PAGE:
Scavengers in our streams

Caleb is the Supervisory Biologist in the Fisheries & Wildlife Management office here at EBCI Natural Resources. His idea for the project

arose from questions about the role of stocked fish in our streams’ food chains. “Fishermen aren’t taking them all. We know that,” he says. “Eventually, they’ll die.” Studies on other ecosystems have found that remains of dead fish are a massive food resource for scavengers – in fact, a whole scientific field of “scavenging ecology” focuses on these communities. Recent studies on streams in western North America and Russia have shown that dead fish – especially salmon, a close relative of trout – support diverse scavenger communities and provide a massive influx of nutrients to their ecosystems. But few scientists have looked at the fate of stocked fish in eastern streams. Shem and Caleb wanted to know what happens to dead fish on the Qualla Boundary – are their carcasses getting scavenged?  What kind of animals eat them?  Does EBCI fish stocking support increased scavenger populations? And – most importantly – how can we find out?


Fish surveillance

They answered that last question with an innovative setup: using GoPro™ cameras to record underwater video of fish carcasses placed out in the Oconaluftee River. Each carcass was attached to a wire mesh tray and weighted down to the river bottom. All in all, Caleb and Shem set out 10 brook trout and 10 rainbow trout carcasses, and monitored what happened to them for five days. They recorded video intermittently over that time, in one-hour chunks, and obtained a total of 77 hours of footage. The most frequent scavengers seen over that time were river chub, which visited during 75% of all videos, and crayfish, which visited during 25% – both common residents of our streams.


The mystery of the disappearing trout

Often, though, when Shem or Caleb went back to check on the trout carcasses, they simply weren’t there anymore. Within a few hours, 20% of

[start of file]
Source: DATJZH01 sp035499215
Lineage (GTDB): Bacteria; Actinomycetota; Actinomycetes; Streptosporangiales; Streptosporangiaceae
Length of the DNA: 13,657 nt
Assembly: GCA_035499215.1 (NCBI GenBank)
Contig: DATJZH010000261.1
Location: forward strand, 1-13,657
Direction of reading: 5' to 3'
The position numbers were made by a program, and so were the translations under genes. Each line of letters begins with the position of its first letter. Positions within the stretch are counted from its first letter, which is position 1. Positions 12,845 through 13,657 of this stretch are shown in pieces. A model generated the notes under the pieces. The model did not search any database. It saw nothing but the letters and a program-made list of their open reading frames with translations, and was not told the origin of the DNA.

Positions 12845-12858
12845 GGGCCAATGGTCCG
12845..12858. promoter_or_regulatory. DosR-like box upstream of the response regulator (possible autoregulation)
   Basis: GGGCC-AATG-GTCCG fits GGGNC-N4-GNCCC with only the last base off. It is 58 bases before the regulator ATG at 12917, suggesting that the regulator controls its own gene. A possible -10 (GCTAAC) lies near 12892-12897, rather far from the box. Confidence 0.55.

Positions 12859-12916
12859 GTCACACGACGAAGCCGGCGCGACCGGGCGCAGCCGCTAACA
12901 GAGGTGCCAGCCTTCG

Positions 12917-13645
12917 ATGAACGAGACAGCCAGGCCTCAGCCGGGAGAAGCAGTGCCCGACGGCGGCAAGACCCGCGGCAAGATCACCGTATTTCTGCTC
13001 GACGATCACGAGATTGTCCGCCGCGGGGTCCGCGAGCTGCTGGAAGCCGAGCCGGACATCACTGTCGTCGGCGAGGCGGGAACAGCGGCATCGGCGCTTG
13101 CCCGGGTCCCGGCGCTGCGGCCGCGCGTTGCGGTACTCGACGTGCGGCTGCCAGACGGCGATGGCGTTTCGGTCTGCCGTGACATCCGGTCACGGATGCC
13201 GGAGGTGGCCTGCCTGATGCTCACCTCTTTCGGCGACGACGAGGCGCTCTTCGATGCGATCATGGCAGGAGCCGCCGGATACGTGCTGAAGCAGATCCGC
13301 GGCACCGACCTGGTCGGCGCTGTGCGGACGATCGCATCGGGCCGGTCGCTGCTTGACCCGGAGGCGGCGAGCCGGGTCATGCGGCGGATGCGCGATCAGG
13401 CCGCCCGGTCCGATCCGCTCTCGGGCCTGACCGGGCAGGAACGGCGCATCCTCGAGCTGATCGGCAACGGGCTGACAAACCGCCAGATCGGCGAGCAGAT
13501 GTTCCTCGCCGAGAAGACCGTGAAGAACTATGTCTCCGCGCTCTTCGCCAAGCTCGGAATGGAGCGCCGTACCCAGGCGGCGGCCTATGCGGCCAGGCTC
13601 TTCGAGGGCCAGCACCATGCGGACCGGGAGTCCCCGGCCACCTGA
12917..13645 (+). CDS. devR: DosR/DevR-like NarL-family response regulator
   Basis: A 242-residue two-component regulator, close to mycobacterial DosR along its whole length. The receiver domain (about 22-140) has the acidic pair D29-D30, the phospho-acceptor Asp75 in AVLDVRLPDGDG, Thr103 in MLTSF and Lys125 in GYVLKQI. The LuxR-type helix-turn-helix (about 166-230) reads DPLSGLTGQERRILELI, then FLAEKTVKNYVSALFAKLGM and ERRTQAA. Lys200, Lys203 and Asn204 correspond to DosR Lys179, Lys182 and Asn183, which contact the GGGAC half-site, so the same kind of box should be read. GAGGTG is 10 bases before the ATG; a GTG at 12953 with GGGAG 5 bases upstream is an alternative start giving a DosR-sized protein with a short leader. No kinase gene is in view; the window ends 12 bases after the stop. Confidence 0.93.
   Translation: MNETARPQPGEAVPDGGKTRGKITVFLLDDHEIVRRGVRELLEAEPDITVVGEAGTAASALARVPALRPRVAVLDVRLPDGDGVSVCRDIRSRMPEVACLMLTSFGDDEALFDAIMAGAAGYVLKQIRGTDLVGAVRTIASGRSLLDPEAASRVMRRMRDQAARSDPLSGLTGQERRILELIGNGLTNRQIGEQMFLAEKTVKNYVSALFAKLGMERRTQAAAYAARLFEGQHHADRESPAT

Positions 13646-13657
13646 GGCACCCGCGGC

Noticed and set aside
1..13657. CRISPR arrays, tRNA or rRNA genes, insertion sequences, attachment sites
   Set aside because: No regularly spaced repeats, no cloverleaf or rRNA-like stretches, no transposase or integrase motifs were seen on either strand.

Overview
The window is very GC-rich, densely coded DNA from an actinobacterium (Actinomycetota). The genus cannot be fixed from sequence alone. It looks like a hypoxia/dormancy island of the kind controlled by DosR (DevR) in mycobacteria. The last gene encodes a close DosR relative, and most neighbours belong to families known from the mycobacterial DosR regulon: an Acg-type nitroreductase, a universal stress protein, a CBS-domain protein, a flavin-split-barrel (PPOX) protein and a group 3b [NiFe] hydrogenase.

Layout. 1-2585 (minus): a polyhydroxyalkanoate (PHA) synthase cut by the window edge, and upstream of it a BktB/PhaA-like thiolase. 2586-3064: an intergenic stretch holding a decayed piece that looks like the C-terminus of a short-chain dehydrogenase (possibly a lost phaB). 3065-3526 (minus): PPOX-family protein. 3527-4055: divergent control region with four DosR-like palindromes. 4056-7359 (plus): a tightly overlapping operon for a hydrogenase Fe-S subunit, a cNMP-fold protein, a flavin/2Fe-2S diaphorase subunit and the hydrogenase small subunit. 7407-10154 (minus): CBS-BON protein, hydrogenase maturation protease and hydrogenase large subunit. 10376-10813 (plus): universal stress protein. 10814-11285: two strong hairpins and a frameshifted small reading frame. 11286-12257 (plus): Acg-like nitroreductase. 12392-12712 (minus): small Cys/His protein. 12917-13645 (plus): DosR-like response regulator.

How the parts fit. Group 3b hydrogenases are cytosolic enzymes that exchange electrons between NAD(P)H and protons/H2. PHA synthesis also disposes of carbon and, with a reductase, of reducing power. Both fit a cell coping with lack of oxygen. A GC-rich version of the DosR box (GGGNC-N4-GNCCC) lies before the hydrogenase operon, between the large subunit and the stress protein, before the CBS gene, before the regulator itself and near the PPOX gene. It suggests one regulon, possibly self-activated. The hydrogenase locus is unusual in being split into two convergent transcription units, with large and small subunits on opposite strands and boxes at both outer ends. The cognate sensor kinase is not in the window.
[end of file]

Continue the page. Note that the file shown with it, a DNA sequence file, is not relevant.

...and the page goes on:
the carcasses were gone. Within two days, half had disappeared. This was far too fast for small animals like crayfish and river chub to eat an entire trout – or even enough of it for the carcass to break up and drift away. What happened? “It was a very big surprise,” says Caleb – but he thinks he knows the answer. At three of their sites, he and Shem put up trail cameras in addition to recording underwater video, allowing them to see what mammals and other terrestrial visitors frequented the sites. Among the most common visitors were river otters – fish-eating scavengers capable of diving to the river bottom and cleanly removing trout carcasses from their trays.


Otters at large

River otters are a relatively new presence on the Qualla Boundary. They were nearly wiped out of western North Carolina before being reintroduced in the early 1990s, and their populations have been growing since. Now, Caleb is wondering if stocked trout is supporting a larger otter population than might otherwise live here – and what effects that has on the rest of the ecosystem. How many otters are there, and what else are they eating? Should we be concerned about their potential impact on at-risk aquatic species like the sicklefin redhorse and the eastern hellbender? The next step is to find out. This spring, Caleb and other members of the Fisheries & Wildlife Management team are planning a study to learn more about the diets of river otters on the Qualla Boundary.
(Below are photos from the Eastern Band of Cherokee Indians).

River chub (left) and crayfish (right) scavenging trout carcasses in the Oconaluftee River. Photo credit: Caleb Hickman and Shem Unger via Fishes.
An adult river otter feeding on an adult eastern hellbender in Little River, Tennessee, USA. Photo credit: Rick Vollbrecht via the Bulletin of the Florida Museum of Natural History.

Walker River Paiute Tribe College Interns Enriched by Variety of Learning Experiences
By Elveda Martinez, Walker River Paiute Tribe, NAFWS SW Region Board


The Walker River Paiute Tribe’s Water Resources Department continued its college internship program for the 8th year. Funding was received from the BIA Youth Initiative program. Three students from the University of Oregon, with diverse age and fields of study were hired. Walker Ow-Wing was a third year intern who will be returning to Oregon to earn his bachelor’s degree in business administration. Two other interns, Stella Ow-Wing and Mya Murphy are also Ducks who study Human Physiology and Sociology respectively.               During the summer they participated in activities that enriched their knowledge of water resources and Native American culture, as well as give back to the community of Schurz through service and community improvement events.